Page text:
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Home renovations boost paint makers

REAL ESTATE
By Wainaina Wambu | July 8th 2021

Ornate lobby of The Fairmont San Francisco Hotel after it underwent renovations.[Peter Muturi,Standard]

Left with more time in their hands during the Covid-19 lockdowns, many homeowners took up the paintbrush and redecorated their homes.

This retouch that included structures around homesteads such as fences is partly credited for helping local paint makers record brisk business during a period when many sectors took a dip.

Kansai Plascon Kenya is one of the paint manufacturers that recorded a surge in sales.

Customer Service Manager Noela Fafali said a lot of enquiries, purchases and deliveries were made over the year since the pandemic started, contrary to what many would have thought.

“These customers, even as they work at home, are still painting their houses and doing renovations,” she said.

“People had time on their hands to finish projects whether in the homestead or building site. I think the construction industry, at the cement, steel and paint level, coped very well and didn’t see the market fall away.”

Ms Fafali added that they projected the same this year. “It’s positive for an industry that’s constantly been fed negative news that things aren’t going very well.”

Another large firm, Crown Paints, recorded an 85.6 per cent growth in earnings in 2020, with profits hitting Sh599.5 million from Sh323 million in 2019 due to higher sales.

“It was a good year for us. Instead of getting bored, people were painting their homes as they focused on renovations during this time,” said Group Chief Executive Rakesh Rao.

He said the industry was coming from a more traditional system to a modern one where people increasingly paint for themselves in small projects without heavy reliance on professionals.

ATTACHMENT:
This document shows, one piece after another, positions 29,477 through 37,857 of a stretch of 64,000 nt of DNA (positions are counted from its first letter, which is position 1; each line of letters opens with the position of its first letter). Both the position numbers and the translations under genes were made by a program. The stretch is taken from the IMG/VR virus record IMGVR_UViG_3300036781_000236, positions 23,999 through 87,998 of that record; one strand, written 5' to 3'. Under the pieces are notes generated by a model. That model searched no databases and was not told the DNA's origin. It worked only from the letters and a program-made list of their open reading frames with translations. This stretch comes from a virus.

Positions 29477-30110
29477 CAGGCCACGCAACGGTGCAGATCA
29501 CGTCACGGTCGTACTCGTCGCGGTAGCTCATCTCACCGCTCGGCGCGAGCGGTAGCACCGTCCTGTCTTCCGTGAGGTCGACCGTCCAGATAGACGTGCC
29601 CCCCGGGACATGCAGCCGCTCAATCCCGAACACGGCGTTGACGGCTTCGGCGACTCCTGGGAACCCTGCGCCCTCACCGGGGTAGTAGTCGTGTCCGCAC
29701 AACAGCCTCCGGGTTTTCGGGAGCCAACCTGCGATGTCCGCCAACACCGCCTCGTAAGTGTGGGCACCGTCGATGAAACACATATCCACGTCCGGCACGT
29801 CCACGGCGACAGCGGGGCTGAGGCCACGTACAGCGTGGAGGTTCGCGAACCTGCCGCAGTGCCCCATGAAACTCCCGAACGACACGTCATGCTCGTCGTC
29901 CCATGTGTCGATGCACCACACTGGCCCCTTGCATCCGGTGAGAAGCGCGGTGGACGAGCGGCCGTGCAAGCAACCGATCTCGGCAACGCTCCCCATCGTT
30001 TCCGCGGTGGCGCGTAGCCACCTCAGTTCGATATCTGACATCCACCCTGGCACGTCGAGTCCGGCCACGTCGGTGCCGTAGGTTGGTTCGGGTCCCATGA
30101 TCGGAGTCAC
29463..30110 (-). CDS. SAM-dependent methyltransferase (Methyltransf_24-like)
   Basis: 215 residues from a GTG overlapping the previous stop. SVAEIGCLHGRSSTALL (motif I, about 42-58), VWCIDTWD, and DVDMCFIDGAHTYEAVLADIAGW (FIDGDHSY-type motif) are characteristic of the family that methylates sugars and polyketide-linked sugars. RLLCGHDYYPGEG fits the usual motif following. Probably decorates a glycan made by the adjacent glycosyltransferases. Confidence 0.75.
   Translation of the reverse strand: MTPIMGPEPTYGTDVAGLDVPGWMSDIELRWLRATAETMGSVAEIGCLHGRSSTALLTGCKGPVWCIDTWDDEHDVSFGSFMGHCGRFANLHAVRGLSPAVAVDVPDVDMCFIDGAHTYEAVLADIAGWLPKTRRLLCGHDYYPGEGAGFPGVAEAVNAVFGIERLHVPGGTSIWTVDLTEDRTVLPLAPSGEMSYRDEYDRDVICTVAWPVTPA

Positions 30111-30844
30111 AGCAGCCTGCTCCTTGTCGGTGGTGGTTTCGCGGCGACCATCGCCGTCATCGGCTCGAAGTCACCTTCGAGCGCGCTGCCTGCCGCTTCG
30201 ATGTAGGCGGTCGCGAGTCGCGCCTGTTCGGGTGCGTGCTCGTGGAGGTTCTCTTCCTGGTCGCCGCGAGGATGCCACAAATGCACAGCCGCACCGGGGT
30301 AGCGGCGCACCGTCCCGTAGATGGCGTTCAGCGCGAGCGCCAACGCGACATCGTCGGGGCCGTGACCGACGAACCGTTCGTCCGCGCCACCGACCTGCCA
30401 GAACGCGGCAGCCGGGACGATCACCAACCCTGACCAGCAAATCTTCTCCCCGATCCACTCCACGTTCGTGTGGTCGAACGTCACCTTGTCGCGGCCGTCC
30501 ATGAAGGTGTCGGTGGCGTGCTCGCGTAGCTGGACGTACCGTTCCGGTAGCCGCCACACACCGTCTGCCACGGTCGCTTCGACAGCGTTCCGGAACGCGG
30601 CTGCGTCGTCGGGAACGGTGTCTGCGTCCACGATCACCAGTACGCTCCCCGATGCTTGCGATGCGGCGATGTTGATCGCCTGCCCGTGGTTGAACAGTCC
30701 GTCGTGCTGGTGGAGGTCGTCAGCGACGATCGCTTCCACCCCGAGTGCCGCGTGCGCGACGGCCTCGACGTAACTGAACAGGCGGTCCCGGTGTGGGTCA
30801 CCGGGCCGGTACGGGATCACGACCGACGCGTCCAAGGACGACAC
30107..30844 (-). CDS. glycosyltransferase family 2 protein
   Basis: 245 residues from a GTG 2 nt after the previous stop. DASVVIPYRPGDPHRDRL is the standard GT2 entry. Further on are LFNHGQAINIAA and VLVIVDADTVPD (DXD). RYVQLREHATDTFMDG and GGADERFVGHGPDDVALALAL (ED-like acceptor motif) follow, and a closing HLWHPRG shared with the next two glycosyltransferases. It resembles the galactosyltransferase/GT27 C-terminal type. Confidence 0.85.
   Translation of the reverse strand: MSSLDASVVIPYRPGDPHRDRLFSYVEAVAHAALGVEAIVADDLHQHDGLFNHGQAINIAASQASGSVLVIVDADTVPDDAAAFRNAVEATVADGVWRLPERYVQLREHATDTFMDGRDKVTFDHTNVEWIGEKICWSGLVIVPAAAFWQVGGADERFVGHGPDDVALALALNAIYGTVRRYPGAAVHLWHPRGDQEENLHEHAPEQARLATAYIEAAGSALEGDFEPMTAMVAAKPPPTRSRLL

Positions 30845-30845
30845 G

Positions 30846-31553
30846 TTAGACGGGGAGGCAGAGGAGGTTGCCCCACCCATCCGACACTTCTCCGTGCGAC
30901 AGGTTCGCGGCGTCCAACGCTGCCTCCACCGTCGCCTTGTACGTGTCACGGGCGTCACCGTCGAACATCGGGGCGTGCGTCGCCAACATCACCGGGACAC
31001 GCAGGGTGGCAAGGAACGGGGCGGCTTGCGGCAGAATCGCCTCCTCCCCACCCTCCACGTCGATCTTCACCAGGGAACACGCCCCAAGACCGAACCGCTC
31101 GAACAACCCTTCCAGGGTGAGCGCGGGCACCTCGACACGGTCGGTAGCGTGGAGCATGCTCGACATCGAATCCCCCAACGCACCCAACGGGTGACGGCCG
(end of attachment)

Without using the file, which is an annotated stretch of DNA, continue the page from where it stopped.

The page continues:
“What we’ve been trying to make sure is that at our showrooms, people are getting more knowledge about the products and innovations. We are coming from traditional painting systems to more of lifestyle now,” he said.

The positive vibes come despite intensified competition in the paints market.

Four years ago, Japanese paint and coatings manufacturer Kansai Paint acquired Sadolin Paints East Africa in a deal worth over $100 million (Sh10.8 billion) to form Kansai Plascon Kenya.

The giant firm was seeking a slice of the lucrative paints business across East Africa dominated by firms such as Crown Paints and Basco Products, the manufacturer of the DuraCoat brand.

Crown, with a monthly production capacity of up to five million litres, controls over 60 per cent market share.

Fafali said being part of a global giant gives them competitive muscle through exposing the local business to new products, research and technical facilities.

This has seen their production capacity rise to an average of 850,000 litres monthly.

The intense competition has spurred innovative products such as waterproof and anti-mosquito paints.

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